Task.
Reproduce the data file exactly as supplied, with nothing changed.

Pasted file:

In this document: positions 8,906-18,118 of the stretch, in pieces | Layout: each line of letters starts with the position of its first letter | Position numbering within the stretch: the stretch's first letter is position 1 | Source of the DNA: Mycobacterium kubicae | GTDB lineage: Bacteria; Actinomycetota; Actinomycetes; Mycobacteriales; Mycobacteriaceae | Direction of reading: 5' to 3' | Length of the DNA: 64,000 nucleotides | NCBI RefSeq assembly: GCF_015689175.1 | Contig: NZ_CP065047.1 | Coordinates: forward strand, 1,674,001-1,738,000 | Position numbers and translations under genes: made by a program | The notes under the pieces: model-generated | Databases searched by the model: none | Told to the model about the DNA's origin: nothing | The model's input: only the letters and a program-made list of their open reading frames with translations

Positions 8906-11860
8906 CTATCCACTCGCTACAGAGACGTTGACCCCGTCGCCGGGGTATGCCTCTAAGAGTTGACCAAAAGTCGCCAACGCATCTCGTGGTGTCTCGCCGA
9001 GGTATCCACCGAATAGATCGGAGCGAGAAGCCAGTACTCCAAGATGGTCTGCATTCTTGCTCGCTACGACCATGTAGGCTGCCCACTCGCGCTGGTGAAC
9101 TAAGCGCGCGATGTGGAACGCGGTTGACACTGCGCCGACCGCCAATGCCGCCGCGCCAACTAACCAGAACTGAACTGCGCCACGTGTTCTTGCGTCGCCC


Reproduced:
In this document: positions 8,906-18,118 of the stretch, in pieces | Layout: each line of letters starts with the position of its first letter | Position numbering within the stretch: the stretch's first letter is position 1 | Source of the DNA: Mycobacterium kubicae | GTDB lineage: Bacteria; Actinomycetota; Actinomycetes; Mycobacteriales; Mycobacteriaceae | Direction of reading: 5' to 3' | Length of the DNA: 64,000 nucleotides | NCBI RefSeq assembly: GCF_015689175.1 | Contig: NZ_CP065047.1 | Coordinates: forward strand, 1,674,001-1,738,000 | Position numbers and translations under genes: made by a program | The notes under the pieces: model-generated | Databases searched by the model: none | Told to the model about the DNA's origin: nothing | The model's input: only the letters and a program-made list of their open reading frames with translations

Positions 8906-11860
8906 CTATCCACTCGCTACAGAGACGTTGACCCCGTCGCCGGGGTATGCCTCTAAGAGTTGACCAAAAGTCGCCAACGCATCTCGTGGTGTCTCGCCGA
9001 GGTATCCACCGAATAGATCGGAGCGAGAAGCCAGTACTCCAAGATGGTCTGCATTCTTGCTCGCTACGACCATGTAGGCTGCCCACTCGCGCTGGTGAAC
9101 TAAGCGCGCGATGTGGAACGCGGTTGACACTGCGCCGACCGCCAATGCCGCCGCGCCAACTAACCAGAACTGAACTGCGCCACGTGTTCTTGCGTCGCCC